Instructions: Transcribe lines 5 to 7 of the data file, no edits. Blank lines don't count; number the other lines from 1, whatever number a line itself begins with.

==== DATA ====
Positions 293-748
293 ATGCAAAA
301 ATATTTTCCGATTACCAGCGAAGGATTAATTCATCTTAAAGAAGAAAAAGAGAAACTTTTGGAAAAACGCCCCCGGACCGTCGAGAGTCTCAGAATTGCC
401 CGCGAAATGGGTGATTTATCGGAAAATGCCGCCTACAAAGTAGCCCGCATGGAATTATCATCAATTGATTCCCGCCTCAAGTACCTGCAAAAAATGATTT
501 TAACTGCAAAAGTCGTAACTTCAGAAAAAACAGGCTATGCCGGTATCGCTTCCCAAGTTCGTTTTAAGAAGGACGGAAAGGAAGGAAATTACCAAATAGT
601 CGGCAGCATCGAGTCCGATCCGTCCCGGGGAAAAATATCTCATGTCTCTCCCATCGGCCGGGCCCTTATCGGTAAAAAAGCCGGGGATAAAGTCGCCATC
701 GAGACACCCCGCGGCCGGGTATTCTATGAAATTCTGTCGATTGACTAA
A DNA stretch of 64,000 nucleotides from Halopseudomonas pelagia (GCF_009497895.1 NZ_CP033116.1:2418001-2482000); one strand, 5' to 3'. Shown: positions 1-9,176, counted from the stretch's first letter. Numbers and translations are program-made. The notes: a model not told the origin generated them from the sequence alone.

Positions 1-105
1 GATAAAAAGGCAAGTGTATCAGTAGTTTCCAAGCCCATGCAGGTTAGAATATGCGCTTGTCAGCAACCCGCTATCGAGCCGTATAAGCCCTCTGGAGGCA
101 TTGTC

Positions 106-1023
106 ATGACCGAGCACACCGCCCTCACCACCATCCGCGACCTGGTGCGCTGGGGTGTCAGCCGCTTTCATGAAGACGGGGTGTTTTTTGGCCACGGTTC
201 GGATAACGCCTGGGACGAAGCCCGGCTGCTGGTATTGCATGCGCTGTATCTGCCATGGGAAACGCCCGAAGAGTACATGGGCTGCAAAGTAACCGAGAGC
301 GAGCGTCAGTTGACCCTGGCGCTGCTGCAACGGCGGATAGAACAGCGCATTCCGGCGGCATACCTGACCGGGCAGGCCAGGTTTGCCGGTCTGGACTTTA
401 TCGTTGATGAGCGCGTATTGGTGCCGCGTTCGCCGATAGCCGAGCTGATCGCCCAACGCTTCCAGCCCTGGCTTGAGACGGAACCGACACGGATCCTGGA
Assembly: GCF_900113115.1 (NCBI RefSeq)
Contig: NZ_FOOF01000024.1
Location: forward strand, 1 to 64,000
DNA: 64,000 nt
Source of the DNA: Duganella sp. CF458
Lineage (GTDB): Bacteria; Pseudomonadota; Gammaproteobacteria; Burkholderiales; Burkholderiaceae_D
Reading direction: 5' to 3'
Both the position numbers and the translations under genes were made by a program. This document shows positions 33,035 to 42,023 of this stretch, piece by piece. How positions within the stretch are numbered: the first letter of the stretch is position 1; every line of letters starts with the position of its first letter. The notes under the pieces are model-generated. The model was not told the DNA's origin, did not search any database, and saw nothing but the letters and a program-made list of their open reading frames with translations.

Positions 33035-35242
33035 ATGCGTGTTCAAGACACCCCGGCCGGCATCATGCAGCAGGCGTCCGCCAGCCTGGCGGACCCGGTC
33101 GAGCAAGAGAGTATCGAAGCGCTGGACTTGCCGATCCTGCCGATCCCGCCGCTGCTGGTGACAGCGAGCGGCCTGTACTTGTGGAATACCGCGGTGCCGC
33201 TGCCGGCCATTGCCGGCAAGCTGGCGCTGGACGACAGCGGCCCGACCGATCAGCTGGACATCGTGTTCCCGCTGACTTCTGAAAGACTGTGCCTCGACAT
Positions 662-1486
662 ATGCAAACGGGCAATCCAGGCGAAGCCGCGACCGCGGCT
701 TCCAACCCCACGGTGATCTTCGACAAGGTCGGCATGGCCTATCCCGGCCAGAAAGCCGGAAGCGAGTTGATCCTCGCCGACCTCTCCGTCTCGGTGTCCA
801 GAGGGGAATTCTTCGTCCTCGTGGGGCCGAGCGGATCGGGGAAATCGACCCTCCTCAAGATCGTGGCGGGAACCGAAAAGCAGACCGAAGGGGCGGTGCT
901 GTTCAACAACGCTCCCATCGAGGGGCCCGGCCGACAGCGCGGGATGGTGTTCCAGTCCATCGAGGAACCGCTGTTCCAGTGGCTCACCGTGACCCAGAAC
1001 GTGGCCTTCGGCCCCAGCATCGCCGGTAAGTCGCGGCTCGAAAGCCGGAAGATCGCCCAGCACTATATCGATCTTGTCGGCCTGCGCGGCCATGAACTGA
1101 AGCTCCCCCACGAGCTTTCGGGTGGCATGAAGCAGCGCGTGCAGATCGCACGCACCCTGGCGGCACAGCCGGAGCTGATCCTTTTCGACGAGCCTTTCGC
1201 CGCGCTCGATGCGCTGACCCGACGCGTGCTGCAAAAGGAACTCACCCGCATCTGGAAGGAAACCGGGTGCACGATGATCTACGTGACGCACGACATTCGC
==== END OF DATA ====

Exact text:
501 TAACTGCAAAAGTCGTAACTTCAGAAAAAACAGGCTATGCCGGTATCGCTTCCCAAGTTCGTTTTAAGAAGGACGGAAAGGAAGGAAATTACCAAATAGT
601 CGGCAGCATCGAGTCCGATCCGTCCCGGGGAAAAATATCTCATGTCTCTCCCATCGGCCGGGCCCTTATCGGTAAAAAAGCCGGGGATAAAGTCGCCATC
701 GAGACACCCCGCGGCCGGGTATTCTATGAAATTCTGTCGATTGACTAA